Gee, that’s weird, isn’t it? It’s almost like telling people what’s going on with you is the single determining factor in whether or not they’re aware of it.

In other words, darling, it’s not exactly surprising that you feel unheard — because in order to be heard, you have to actually speak. Your friends aren’t mind readers; unless you open your mouth and use your words to say “I’m going through a really hard time,” they are never, ever, ever going to guess as much just by looking at you.

Unfortunately, that means that getting what you want in this case also means giving something up. This scenario you’re in — where you’re everybody’s confidante and therapist, always putting yourself second, always providing for other people the understanding you never receive yourself — is not just something that happened by accident. You’ve defaulted to this role because it does something for you, and based on your letter, it’s a fair bet that one of those things is to give you a satisfying sense of martyrdom. It’s the dark side of all the pride you take in being everyone’s BFF; you also get to take umbrage at what a better friend you are than all the people around you who aren’t as good at or dedicated to the exquisite art of friendship, while never having to take the scary step of being open and vulnerable about your needs.

So if you really want things to be different, then you’ll have to sacrifice whatever satisfaction you get from feeling wronged when people fail to meet your unexpressed expectations. There is no outcome here in which you keep not asking for what you need and yet somehow, magically receive it; you have to be brave enough to speak up, and gracious enough not to go nuclear (i.e. the way you did with your cousin) if people don’t respond perfectly. (Not to mention that as long as you’re coming into your relationships with this giant chip on your shoulder — where you’re basically sitting back with your arms folded, just waiting to cold-shoulder your friends for disappointing you — then it’s no surprise that they aren’t lasting the way you’d like them to. That kind of unspoken resentment is incredibly poisonous to even the most promising friendship.)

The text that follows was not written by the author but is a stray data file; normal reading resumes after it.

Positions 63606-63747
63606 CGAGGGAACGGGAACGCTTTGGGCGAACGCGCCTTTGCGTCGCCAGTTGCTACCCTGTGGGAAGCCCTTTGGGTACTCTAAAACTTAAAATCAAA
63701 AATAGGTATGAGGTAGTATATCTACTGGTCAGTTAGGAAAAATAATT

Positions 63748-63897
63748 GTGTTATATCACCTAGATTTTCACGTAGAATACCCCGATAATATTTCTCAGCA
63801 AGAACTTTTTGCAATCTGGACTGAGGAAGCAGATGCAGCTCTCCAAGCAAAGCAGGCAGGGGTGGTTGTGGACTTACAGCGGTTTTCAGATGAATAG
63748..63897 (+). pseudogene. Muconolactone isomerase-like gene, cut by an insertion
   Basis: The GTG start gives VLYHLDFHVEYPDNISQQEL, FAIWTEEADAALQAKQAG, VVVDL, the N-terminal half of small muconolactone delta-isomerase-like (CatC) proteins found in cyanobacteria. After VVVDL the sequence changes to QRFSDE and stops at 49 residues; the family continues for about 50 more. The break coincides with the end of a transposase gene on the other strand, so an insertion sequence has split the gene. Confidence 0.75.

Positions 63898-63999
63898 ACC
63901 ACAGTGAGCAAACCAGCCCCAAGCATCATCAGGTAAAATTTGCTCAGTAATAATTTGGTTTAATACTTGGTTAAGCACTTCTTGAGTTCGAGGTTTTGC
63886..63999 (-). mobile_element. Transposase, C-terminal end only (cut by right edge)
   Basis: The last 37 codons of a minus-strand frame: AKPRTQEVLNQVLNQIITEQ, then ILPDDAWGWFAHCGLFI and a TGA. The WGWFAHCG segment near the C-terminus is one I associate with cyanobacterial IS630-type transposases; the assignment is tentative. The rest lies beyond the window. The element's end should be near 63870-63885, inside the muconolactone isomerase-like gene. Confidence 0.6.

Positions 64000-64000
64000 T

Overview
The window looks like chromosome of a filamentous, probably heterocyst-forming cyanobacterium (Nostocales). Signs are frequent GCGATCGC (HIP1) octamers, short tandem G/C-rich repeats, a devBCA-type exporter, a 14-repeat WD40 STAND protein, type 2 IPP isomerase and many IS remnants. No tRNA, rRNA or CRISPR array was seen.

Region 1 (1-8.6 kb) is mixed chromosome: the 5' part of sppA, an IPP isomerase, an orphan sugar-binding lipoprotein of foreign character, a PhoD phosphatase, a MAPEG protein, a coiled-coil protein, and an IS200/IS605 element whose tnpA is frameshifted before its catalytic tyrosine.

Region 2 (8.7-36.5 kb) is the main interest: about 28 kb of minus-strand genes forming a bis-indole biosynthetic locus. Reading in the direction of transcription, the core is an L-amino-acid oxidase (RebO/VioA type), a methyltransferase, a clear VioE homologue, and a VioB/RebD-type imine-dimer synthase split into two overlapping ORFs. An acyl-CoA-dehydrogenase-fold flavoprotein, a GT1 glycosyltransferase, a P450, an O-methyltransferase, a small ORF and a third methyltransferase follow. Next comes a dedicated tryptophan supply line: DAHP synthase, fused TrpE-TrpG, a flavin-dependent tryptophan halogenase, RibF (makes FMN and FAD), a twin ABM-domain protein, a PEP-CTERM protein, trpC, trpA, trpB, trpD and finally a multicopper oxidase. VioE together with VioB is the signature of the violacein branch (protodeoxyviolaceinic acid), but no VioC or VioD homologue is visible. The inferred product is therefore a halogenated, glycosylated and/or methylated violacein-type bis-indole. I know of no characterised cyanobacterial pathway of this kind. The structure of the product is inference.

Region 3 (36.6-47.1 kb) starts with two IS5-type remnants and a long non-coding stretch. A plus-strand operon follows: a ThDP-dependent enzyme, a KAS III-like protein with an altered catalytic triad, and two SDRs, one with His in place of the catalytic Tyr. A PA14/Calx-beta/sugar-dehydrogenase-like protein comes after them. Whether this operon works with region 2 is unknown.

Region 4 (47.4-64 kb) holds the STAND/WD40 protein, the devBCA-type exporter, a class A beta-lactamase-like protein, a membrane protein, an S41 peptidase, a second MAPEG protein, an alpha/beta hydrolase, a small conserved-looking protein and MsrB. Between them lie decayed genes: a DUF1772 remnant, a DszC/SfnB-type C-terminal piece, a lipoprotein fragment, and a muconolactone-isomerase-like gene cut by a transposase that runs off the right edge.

And look: I know this may all seem really unfair to you, when you yourself are so extraordinarily gifted at interpreting people’s moods and anticipating their needs without them having to say anything. But most people aren’t that intuitive, and not only, that they don’t need to be; they aren’t constantly monitoring their friendships for signs of unspoken angst, because they trust their friends to speak up and reach out if something is wrong. And the thing is, that’s really okay. It doesn’t mean they’re bad friends, or that they take you for granted; it just means that before they can do their utmost to comfort and support you, they need to be told that comfort is what you need. So the next time you’re in a dark place, take a deep breath, turn to a trusted friend, and say, “I’m struggling and could really use someone to talk to.”

Got something to say? Tell us in the comments! And to get advice from Auntie, email her at
Want more info about how this column works? Check out the Auntie SparkNotes FAQ.